Field Notes from Jackie Hoffart
April 12, 2019
Photo credit: Jackie Hoffart
Field Notes from Jackie Hoffart — PuSh Communications Director
It’s been about three weeks since I returned from the Digital Arts Services Symposium 2019 in Toronto and I’ve already lost the notebook in which I scribbled quotes and questions that came up over the three-day discussion on how to digitally transform our sector.
So my analog notes from the digital conference are gone — and thus I feel a bit awkward and unprepared.
But that’s actually the perfect place to start from because so many of us feel awkward and unprepared for the scope and scale of the digital transformation needed in our sector.
There were a number of guests whose words and knowledge-sharing really moved me to think in different ways. Probably the most impactful keynote was shared by Tammy Lee, Co-Founder + CEO of Culture Creates, Gregory Saumier-Finch, Co-Founder + CTO of Culture Creates and Frédéric Julien, Director of Research and Development at CAPACOA.
“The digitization of the performing arts isn’t (at least, not exclusively) about building new platforms and uploading new contents on the web. It is first and foremost about adopting new strategies, and ultimately new mindsets that are adapted to contemporary consumer behaviours, to the new dynamics of the digital economy, and to the dictates of search and recommendation technologies. The output of the performing arts is non-digital and non-physical. It is an intangible collective experience, whose primary attributes and constraints – time and space – are non-constraints in the digital world. This uniqueness calls for distinctive digital strategies.” — Frédéric Julien, from A Linked Digital Future, 2018. (emphasis is mine)
So while there were folks there pitching products that encourage better use of data to compete with the likes of sporting events for public and private funding — to me these ideas represent the status quo. I was much more interested in the ideas brought forward by Tammy and Gregory at Culture Creates around metadata and improving the discoverability of performing arts events.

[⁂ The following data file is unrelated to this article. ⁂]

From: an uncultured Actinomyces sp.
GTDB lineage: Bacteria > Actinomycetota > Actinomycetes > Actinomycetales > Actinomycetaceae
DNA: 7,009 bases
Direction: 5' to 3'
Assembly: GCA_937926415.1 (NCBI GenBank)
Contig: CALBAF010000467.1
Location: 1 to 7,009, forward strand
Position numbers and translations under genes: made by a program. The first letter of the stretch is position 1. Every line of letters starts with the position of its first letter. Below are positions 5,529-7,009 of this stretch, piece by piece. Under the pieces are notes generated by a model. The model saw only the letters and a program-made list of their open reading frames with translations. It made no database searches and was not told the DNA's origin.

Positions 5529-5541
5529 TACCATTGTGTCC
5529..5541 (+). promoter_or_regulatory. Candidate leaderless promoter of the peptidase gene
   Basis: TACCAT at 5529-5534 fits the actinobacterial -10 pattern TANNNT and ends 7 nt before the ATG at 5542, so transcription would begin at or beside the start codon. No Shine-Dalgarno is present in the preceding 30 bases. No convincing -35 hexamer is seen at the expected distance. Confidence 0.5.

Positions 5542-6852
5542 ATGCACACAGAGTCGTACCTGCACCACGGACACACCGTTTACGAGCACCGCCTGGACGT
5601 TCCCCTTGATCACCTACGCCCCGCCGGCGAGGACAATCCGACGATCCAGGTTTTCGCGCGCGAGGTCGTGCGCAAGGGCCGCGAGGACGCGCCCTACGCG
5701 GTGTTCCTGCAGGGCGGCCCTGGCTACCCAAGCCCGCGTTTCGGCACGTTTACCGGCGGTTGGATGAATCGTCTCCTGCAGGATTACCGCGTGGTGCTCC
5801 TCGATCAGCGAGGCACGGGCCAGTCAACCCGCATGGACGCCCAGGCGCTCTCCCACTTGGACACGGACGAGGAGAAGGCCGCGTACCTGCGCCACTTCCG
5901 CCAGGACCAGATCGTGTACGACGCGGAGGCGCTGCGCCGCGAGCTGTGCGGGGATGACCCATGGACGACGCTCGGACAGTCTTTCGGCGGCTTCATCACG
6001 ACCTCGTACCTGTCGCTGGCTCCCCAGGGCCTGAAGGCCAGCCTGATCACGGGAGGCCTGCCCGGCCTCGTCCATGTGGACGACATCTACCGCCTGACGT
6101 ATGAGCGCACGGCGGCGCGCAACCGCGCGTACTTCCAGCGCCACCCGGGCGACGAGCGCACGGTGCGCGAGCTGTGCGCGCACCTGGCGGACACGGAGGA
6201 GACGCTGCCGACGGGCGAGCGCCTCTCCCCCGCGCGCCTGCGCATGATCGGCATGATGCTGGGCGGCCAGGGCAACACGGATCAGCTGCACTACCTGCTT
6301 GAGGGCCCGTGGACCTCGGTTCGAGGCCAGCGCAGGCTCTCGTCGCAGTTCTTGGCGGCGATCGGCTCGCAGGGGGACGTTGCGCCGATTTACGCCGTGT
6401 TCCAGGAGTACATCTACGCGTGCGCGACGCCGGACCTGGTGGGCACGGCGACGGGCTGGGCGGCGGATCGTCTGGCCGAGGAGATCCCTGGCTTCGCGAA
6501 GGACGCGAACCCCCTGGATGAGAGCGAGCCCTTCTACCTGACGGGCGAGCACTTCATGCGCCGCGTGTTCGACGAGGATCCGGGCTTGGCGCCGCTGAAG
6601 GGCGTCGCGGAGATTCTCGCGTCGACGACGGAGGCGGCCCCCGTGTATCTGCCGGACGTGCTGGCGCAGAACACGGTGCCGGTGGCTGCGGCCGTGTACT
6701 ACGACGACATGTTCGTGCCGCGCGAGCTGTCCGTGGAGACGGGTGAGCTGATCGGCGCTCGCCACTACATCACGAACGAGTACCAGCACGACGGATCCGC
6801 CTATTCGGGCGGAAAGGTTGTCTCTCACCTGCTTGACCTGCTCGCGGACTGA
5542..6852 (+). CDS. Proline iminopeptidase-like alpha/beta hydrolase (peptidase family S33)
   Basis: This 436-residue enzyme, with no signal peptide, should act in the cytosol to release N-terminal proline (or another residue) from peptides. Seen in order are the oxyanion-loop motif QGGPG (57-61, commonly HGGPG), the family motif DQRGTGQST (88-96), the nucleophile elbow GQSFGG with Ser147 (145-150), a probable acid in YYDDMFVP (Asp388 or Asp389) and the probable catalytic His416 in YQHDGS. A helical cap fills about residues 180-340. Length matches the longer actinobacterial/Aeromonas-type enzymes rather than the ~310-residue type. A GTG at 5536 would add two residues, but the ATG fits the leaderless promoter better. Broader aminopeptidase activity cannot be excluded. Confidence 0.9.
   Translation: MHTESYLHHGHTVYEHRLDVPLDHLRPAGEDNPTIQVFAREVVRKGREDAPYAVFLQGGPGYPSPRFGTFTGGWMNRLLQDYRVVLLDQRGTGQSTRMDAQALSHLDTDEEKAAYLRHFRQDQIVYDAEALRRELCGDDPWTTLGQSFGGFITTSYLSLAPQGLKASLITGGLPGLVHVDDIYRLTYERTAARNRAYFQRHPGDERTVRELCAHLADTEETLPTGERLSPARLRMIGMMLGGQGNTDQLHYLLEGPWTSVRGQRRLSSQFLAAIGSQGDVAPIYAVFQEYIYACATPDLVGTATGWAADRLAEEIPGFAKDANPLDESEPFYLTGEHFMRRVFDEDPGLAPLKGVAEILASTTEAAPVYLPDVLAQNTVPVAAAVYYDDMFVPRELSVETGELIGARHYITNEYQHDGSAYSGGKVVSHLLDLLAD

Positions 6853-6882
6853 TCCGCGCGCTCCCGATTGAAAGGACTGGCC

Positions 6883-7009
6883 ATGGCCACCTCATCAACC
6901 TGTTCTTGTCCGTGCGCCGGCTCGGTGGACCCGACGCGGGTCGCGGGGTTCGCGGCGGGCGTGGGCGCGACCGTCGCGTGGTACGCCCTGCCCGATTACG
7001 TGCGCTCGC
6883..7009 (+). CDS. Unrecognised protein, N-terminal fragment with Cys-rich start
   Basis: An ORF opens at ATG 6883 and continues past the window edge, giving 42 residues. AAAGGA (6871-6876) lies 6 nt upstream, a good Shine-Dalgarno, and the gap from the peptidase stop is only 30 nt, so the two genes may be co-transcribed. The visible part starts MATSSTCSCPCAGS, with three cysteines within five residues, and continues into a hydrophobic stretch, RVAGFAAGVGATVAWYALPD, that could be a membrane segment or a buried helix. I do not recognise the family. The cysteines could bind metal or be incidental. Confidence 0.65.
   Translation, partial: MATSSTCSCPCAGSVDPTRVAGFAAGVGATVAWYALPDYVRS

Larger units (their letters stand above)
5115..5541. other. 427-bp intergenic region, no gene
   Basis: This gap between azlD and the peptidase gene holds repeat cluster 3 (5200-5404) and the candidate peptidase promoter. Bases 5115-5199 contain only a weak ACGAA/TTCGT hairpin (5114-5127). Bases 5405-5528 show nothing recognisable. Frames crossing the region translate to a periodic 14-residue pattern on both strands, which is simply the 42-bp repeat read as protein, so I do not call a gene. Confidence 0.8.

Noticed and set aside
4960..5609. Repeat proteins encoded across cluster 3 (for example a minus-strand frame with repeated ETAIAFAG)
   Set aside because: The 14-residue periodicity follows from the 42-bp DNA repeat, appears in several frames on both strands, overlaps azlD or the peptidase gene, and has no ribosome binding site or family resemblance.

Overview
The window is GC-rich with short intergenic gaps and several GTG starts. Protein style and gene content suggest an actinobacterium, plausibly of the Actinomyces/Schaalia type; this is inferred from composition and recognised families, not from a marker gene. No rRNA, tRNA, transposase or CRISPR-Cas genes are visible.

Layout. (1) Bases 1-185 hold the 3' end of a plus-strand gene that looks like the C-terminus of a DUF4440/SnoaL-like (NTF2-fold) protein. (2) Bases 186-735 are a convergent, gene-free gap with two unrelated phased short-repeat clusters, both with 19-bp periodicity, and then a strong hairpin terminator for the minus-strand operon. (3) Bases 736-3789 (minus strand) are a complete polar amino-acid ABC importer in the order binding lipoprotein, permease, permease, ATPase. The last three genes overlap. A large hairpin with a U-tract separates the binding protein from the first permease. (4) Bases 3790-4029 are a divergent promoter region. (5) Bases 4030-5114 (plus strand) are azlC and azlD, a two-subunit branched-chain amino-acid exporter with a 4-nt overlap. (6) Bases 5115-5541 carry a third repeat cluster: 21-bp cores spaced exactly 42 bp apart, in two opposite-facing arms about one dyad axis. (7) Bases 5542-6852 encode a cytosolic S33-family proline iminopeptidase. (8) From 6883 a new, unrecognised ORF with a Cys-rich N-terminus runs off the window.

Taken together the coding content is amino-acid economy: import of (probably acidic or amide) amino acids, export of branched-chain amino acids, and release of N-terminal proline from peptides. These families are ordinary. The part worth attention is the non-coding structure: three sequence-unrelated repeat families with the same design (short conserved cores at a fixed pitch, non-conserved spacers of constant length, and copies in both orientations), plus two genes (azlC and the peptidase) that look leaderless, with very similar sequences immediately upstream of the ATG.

Their example, which really spoke to me, was: if you Google the name of a movie, the results the search engine gives you will immediately privilege showtimes around you tonight, but you can’t do the same thing for the performing arts because performing arts presenters don’t have what’s called “Linked Open Data” (there’s a pretty decent explainer video behind that link).
Given the dominance of search and AI devices (like Siri, Google Home, Alexa, etc.) in our everyday lives, and the likelihood of their reach to increase over time, one way to approach the “digital emergency” for the performing arts is to ensure we can even be found at all by folks who want to know what’s happening tonight, tomorrow or even next January.
Figuring out exactly how we collectively shift our practices and adopt new technologies is partially what the Canada Council’s Digital Strategy Fund is for, and I must admit I’m quite inspired by the work happening around developments like Culture Creates and CAPACOA.
I left Toronto feeling inspired but also overwhelmed with the scale of what’s needed from the arts sector as a whole. As Tammy said in her presentation; “If we think of AI as being a toddler, we still have a chance to influence it and instil values found in the arts into AI. If we spin our wheels for a decade, these technologies will become like teenagers who are much harder to influence.”
While in Toronto, I was pleased to be able to snack on some delicious patties from a Jamaican bakery. That made me feel much better after I caught a terrible cold on the plane over. It sure was nice to be able to leave that head cold and wintery cold weather behind in Toronto and return to spring in full bloom in Vancouver!